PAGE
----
UK footie fans furious as Sky Broadband goes TITSUP: Total inability to stream unfair penalties

Midlands users report service sucking on a half-time orange

Angry England supporters

The Sky Broadband service took an unscheduled half-time break last night, leaving residents of the UK Midlands unable to stream sporting action from Russia.

Problems began at around 4pm yesterday with Sky's status page (followed later by its support account) reporting multiple exchange failures in Cambridgeshire, Lincolnshire and over the East Midlands.

As well as patchy internet access, Sky warned that users would struggle to make phone calls.

At 1903 UK time, when England's first game of its World Cup campaign was getting under way, Sky confirmed on its status page that the issue was a fibre break. By 2035, engineers were waiting for the appropriate part to arrive and by 2252 they were trying to fit it.

More than 12 hours later, engineers were still trying to deal with the problem due to the "scale of the fault". At time of writing, Sky's service was still having a lie-down, with the broadband provider simply saying "resolution is taking longer than hoped".

The timing is unfortunate, with streaming services such as iPlayer piloting 4K viewing of England's football shenanigans. In addition, much of the 4K content (and everything on-demand) on the flagship Sky Q box needs a minimum broadband speed that is a bit quicker than the 0Mbps being enjoyed by its Midlands customers.

Viewers were forced to resort to traditional over-the-air methods in order to sate their footballing needs. Other users, hoping to while away the evening with a bit of web surfing or online game action, were similarly affected.

As home-workers began attempting to log on this morning and found the service still down, the wailing on social media intensified, with some invoking the Almighty in their pleas for Sky to get its act together.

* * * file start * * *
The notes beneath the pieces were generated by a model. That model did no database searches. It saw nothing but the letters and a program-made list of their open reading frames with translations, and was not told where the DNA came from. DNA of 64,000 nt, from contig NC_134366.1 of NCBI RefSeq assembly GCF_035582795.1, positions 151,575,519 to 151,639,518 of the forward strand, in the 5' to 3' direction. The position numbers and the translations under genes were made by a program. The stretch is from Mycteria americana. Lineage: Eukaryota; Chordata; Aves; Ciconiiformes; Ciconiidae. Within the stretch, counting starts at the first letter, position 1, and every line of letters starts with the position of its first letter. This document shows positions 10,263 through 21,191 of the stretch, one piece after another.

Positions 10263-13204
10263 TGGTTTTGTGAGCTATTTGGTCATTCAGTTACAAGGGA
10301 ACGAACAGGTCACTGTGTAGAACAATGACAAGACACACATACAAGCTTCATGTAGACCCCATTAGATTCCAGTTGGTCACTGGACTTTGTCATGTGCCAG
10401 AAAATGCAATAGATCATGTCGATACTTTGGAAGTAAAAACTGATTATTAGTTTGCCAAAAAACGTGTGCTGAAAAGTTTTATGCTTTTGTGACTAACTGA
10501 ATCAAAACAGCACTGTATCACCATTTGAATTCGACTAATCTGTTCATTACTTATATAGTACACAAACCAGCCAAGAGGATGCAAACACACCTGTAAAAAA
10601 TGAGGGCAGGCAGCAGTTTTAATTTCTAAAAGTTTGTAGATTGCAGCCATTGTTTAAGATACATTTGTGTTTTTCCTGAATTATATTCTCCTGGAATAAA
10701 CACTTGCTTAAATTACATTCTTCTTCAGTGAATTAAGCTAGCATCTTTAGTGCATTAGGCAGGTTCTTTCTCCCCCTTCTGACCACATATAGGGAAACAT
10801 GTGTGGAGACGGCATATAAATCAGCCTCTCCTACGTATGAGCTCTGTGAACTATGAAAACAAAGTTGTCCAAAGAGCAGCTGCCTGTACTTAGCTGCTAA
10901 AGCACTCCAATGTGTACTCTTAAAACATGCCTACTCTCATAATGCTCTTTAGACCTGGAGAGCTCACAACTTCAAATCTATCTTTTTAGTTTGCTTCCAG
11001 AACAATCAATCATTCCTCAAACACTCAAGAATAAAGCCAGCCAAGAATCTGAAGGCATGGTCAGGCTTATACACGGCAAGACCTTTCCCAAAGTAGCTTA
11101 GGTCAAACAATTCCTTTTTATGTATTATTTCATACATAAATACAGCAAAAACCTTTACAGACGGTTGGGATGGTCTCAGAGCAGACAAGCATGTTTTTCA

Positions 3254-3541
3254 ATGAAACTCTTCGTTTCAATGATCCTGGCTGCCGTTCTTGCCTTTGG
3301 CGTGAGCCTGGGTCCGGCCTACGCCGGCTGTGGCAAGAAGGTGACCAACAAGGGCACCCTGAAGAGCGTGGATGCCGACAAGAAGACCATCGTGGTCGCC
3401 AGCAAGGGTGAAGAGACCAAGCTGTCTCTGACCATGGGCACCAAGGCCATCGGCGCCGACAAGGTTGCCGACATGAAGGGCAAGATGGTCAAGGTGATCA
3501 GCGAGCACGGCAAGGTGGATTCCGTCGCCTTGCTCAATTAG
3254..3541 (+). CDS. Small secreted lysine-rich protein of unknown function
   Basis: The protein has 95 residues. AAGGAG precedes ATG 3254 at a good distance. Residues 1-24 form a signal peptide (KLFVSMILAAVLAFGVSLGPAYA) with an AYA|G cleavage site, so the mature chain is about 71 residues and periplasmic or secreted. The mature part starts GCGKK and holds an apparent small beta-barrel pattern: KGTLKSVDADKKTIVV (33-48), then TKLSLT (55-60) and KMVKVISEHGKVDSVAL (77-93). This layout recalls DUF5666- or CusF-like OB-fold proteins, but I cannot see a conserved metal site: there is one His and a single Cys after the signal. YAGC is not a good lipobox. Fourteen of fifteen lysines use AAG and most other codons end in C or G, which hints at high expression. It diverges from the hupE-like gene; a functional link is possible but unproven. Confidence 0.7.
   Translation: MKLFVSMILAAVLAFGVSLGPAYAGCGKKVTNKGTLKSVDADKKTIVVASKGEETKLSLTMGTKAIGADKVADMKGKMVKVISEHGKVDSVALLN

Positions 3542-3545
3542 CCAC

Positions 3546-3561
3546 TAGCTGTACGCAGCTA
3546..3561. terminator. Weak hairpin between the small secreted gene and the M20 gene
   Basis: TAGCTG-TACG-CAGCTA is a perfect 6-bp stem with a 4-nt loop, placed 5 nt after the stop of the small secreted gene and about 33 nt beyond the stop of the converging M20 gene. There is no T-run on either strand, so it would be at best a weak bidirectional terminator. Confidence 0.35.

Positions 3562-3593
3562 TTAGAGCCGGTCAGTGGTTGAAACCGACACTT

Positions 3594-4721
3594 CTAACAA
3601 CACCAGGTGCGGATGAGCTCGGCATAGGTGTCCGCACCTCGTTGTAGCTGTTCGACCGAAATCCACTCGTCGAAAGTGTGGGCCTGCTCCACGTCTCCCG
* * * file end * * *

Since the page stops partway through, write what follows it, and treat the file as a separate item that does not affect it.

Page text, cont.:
Seemingly on some sort of misery tour of the UK, Sky Broadband's fail-bus also took a stop in Cornwall over the weekend, with the service reporting it was down at 0902 on 17 June (although users had been reporting problems since 2200 the previous evening) and confirming a fibre break by 1433 that afternoon.

The break was not as catastrophic as that currently being endured by the Midlands and service was back up for most users by 1623.

The horror of dads having to endure a Father's Day without a working internet connection to amuse their offspring was brought home by this tweet:

Fathers around the world feel your pain, Wayne.

A Sky spokesperson told El Reg: "A builder scored an own goal on us and other service providers by slicing through a main cable yesterday. It was something our engineers needed extra time to fix, just like Harry Kane. They worked through the night and day to restore service for customers but we are now back in the game with services restored to the areas affected. We're sorry for the inconvenience they have experienced."

In the meantime, users who have experienced more than 24 hours without connectivity can seek some sort of compensation from the broadband outfit. ®

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